As we’re all aware, the interest rates have been quite the topic of conversation over the past year. Should you go fixed? Variable? 5 year fixed? There are so many options, it’s hard to understand your best bet. In this article, I’ll share why I’m not recommending a 5 year fixed mortgage term to clients…Read Article
Should You Cosign a Mortgage?
Cosigning a mortgage is a decision that should be thought out and carefully examined. Depending on the situation, there can be major repercussions that land on the cosigner if the borrower isn’t able to pay for the loan.
But, cosigning can also be a fantastic way to help a loved one qualify for a mortgage when they otherwise wouldn’t be able to.
In this blog post, I’ll discuss cosigning and what to know when cosigning for someone else’s mortgage.
Things to know about cosigning.
When you cosign a mortgage, the cosigner is agreeing to be a backup and make payments if the borrower fails to be able to. If the borrower doesn’t make on time payments or misses payments altogether, the credit record of the cosigner is affected and will go down. Finally, all amounts owed by the borrower will show as owing by the cosigner as well, increasing the cosigner’s debt load.
Who can cosign?
Not anyone can cosign for a mortgage! That’s something not everyone will know. Your co-signer must be a direct relative or a close family friend with some relationship to you. Here are some examples of approved cosigners:
- Parents and grandparents (including step, adoptive and foster)
- Aunts and uncles
- Spouses or partners
If you’re unsure of whether a cosigner is allowed or not, you can ask me and I’ll be able to let you know!
What makes a strong cosigner?
A lender’s main concern with a cosigner will be income, coupled with a decent credit history. High equity in a home helps, but if the cosigner is primarily relying on CPP while living mortgage free, that won’t exactly help you qualify for a mortgage/cosigning.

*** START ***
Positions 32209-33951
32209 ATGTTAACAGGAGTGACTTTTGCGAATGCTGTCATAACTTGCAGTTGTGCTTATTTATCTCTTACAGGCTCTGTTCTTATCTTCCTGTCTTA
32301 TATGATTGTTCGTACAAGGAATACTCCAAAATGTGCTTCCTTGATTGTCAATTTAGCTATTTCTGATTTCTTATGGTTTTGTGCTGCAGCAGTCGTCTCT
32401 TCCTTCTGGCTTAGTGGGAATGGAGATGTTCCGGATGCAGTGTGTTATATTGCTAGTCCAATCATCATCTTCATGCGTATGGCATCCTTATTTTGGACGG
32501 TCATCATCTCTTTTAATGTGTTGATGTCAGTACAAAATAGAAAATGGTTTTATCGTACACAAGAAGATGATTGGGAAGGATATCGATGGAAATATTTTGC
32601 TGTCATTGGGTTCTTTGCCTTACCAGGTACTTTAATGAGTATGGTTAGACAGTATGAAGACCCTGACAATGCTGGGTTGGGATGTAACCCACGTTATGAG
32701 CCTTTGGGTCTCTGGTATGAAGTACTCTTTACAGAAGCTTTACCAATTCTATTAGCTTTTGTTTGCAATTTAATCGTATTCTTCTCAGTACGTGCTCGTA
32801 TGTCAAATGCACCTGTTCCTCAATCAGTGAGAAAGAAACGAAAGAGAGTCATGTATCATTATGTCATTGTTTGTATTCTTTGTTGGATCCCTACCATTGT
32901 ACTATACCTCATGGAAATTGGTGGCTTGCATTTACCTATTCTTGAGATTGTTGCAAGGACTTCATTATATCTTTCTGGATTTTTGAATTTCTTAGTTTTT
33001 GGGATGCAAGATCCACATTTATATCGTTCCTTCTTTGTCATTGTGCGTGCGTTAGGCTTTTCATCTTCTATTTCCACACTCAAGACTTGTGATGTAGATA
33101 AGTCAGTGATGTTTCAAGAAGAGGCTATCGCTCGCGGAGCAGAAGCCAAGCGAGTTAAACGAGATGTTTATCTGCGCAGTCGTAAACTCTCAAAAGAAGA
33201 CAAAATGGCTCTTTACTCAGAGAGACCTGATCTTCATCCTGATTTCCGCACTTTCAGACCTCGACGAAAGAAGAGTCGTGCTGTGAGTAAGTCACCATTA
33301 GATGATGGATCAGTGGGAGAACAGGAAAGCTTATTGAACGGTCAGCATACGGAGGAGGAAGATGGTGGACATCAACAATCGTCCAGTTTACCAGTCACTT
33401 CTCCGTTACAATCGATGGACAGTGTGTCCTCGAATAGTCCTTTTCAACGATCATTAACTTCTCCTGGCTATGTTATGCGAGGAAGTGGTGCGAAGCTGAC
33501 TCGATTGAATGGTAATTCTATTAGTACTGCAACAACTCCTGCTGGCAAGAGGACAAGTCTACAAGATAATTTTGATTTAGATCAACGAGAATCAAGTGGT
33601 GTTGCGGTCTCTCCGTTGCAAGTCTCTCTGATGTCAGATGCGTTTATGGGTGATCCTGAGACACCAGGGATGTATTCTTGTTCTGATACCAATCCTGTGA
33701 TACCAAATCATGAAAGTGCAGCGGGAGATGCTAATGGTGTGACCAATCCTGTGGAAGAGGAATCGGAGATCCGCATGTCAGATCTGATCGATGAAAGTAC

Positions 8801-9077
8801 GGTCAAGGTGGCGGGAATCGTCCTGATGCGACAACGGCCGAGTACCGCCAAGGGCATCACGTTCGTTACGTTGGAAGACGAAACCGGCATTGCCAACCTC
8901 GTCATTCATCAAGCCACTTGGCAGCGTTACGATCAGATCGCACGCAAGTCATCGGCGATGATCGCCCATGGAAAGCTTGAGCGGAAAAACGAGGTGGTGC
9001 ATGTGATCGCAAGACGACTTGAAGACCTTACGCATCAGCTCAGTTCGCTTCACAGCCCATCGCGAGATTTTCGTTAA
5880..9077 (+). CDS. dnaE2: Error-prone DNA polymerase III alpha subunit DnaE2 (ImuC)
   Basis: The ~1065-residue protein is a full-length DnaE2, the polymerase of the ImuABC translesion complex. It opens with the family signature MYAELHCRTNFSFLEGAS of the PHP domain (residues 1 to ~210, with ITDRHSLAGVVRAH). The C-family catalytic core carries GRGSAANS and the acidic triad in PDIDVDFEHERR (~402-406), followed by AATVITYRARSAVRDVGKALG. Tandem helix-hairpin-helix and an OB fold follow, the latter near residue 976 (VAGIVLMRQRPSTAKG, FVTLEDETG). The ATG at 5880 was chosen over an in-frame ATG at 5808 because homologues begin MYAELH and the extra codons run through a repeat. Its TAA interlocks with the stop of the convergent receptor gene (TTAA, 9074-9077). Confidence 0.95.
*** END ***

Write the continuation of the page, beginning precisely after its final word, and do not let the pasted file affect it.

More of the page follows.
The same process happens with a cosigner. I get everyone’s information and approve everyone. We can work together to ensure that the borrower, as well as a cosigner, will work together to help qualify for the loan.
Can the cosigner be removed from the mortgage?
Yes, a cosigner will eventually be able to be removed from the mortgage. Normally, a cosigner will have to stay on the mortgage for a minimum of one year. From my experience, normally a cosigner will stay on a mortgage for several years. When the borrower is ready to have the cosigner removed, they contact the lender to then re-qualify without the cosigner. If they’re approved, the cosigner can be removed from the mortgage.
Note that a lender will charge a small fee for this and a lawyer or notary will also charge their normal fee. Between the two, this can range from $1000 to $2000 total.
What to consider when deciding to cosign a mortgage.
Cosigning is a big decision and one that shouldn’t be considered lightly. Here are a couple of things to keep in mind if you’re going to be cosigning a mortgage:
- It’s not your responsibility to cosign for anyone. Take the time to consider whether or not you want to/have the ability to handle the payments if the borrower isn’t able to.
- If cosigning, ask for copies of paperwork to ensure that you understand all of the commitments before signing.
- Discuss with the borrower how long they plan to have you on as a cosigner and discuss how long you’re willing to stay on the mortgage.
Speak with a professional about cosigning a mortgage.
Whether you’re a borrower looking into cosigning for approval, or you’re a potential cosigner for a family member, it’s important to discuss these details with a mortgage broker. I’m able to review and ensure that the scenario will work with a cosigner and let you know the steps to put in place to ensure that it does work.
If you’re thinking about cosigning a mortgage, please reach out to me with any questions you may have! I’m happy to help you through your cosigning journey.